External References


[2]ZD Net – Facebook buying Instagram for $300 million, 23 million shares

[3]Facebook – Instagram

[4]Twitter – @instagram

[5]Instagram Blog

[6]Wikipedia – Kevin Systrom

[7]WIkipedia – Mike Krieger

[8]Instagram – First photo

[9]Instagram – Taco Stand

[10]The Next Web – The First photo was uploaded to Instagram two years ago today. This is it.

[11]Instagram Blog – Welcome to Instagram

[12]Instagram Blog – The Instagram Community – One Million and Counting

[12]Instagram Blog – Introducing Hashtags on Instagram

[13]All Things D – Instagram by the Numbers: 1 Billion Photos Uploaded

[14]The Atlantic – A Guide to the Instagram Filters You’ll Soon Be Seeing on Facebook

[15]Wikipedia – Lomography

[16]iTunes Store – Instagram

[17]Google Play – Instagram

[18]CNet – Instagram passes 80 million users

[19]Quora – How many users does Instagram have?

[20]Instagram Blog – User Spotlight

[21]Instagram Blog – Tips

[22]Instagram Blog – Photo Feature

[23]Twitter – #instagram

[24]Tumblr – Posts tagged “instagram”

[25]Reddit – /r/Instagram

[26]Reddit – /r/InstagramShots



[29]Business 2 Community – I is for Instagram!

[30]Wikipedia – Instamatic

[31]Mashable – Posts tagged “instagram”

[32]CNet – Twitter breaks up with Instagram, sort of

[33]TechCrunch – No API For You: Twitter Shuts Off “Find Friends” Feature For Instagram

[34]Mashable – Twitter Confirms Removing Follow Graph From Instagram’s ‘Find Friends’

[35]Instagram Blog – Instagram + Facebook

[36]Facebook – Mark Zuckerberg’s blog post

[37]New York Times – Facebook Buys Instagram for $1 Billion

[38]TechCrunch – Facebook Buys Instagram For $1 Billion, Turns Budding Rival Into Its Standalone Photo App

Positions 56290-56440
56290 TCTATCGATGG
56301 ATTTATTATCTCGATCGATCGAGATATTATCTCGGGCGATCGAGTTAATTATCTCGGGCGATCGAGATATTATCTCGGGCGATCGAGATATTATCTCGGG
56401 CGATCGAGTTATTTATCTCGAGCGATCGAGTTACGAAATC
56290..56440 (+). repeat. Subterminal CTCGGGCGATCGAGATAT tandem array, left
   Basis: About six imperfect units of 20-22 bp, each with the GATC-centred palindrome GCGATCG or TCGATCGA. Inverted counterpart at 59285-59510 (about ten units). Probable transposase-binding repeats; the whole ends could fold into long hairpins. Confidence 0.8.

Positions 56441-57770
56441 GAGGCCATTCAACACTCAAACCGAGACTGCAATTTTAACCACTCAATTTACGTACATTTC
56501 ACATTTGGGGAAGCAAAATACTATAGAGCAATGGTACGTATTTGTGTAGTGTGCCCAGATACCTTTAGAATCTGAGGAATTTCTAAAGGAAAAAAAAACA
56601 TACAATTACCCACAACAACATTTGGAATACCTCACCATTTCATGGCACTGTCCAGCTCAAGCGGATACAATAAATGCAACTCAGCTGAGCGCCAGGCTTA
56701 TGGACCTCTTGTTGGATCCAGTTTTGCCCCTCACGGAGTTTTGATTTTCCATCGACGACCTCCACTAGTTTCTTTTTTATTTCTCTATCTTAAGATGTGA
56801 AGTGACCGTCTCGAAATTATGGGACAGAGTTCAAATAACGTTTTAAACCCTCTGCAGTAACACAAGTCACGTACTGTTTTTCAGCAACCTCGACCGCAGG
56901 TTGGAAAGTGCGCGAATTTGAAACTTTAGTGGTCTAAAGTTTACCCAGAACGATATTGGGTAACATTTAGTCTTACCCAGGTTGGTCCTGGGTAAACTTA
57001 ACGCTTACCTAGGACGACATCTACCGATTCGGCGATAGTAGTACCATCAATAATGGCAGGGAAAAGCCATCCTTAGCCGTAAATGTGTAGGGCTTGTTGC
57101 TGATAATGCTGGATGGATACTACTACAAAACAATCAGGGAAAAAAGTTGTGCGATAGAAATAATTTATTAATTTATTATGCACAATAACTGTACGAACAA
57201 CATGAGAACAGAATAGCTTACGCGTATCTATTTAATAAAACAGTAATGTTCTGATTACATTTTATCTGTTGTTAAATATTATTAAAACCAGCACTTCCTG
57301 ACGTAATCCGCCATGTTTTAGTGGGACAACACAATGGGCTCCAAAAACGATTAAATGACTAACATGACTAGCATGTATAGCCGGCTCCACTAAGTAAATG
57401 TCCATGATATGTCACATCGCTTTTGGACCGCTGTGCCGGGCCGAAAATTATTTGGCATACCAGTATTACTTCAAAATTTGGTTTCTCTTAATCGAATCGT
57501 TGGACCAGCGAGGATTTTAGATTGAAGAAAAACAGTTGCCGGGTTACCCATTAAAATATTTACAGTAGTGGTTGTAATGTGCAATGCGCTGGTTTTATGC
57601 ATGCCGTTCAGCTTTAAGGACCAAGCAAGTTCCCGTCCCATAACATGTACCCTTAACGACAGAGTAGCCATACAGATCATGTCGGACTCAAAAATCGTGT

[39]GigaOm – Here is why Facebook bought Instagram

[40]Huffington Post – Instagram Acquired By Facebook For $1 Billion

[41]Mashable – Facebook Buys Instagram for $1 billion

[42]Forbes – 10 Reaasons Why Facebook Bought Instagram

[43]Facebook Camera

[44]New York Times – Facebook Releases a Photocentric App for Apple Devices

[45]TIMEFacebook Releases New Instagram-Style Photo App for iPhone

[46]TechCrunch – FB Launches Facebook Camera – An Instagram-Style Photo Filtering, Sharing, Viewing iOS App

[47]Wired – Facebook launches Instagram-style photo app, ‘Facebook Camera’

[48]iTunes – Facebook Camera

[49]Rich Kids of Instagram

[50] – Pictures tagged #rkoi

[51]NY Daily News – Rich Kids of Instagram

[52]Buzzfeed – The Rich Kids Of Instagram

[53]The Atlantic Wire – Rich Kids of Instagram Epitomize Everything Wrong with Instagram

[54]the Huffington Post – Rich Kids Of Instagram: Annabel Schwartz, Teen Pictured, Reacts To Viral Tumblr

[55]The Daily Dot – Instagram’s new mapping feature leads to privacy concerns

[56]CNBCRich Kids of Instagram

[57]PC Mag – Embarassing Rich Kids of Instagram

[58]MSNBCRich Kids Are Oversharing on Social Media

[59]Examiner – Rich Kids of Instagram

[60]Gather – Rich Kids of Instagram – You Havent Lived Until You’ve Doused Yourself in Dom Perignon

[61]The Washington Post – Why the Internet hates the Rich Kids of Instagram and the Brant Brothers

[62]Wikipedia – Born Rich

[63]PC Mag – Oversharing Prompts Shutdown of Dell Daughter’s Twitter Account

[64]Instagram – Privacy and Terms of Service Changes on Instagram

[65]Cnet – Instagram says it now has the right to sell your photos

[66]Motherboard – Instagram Clearly Hates You, So Quit

[67]Reddit – New Instagram TOS

[68]Reddit – Instagram can now sell your photos

[69]Reddit – Instagram says it now has the right to sell your photos

[70]Reddit – Instagram says it now has the right to sell your photos

[71]Gawker – BoycottInstagram Takes Off After Instagram Moves to Sell Users Photos

[72]Instaport – Export Download and Backup Your Instagram Photos

[73]Instagram – Instagrams suicide note

[74]NY Daily News – Instagram to launch Vine-style video sharing feature: report

[75]Instagram Blog – Introducing Video on Instagram

[76]TechCrunch – Vine Goes On The Offensive, Teases New Features Ahead Of Instagram Video Launch

[77]The Verge – Facebook announces video for Instagram

[78]ABC News – Instagram Gets Video: App Update Adds Filter Effects to 15-Second Videos

[79]Mashable – Instagram Adds Video

[80]TechCrunch – Instagram Launches 15-Second Video Sharing Feature, With 13 Filters And Editing

[81]NPRWill Video Ruin Instagram’s Appeal?

[82]Gizmodo – 6 Ways Instagram Could Beat Vine at Video Sharing

[83]Mashable – Vine Videos Give Sneak Peek at New Features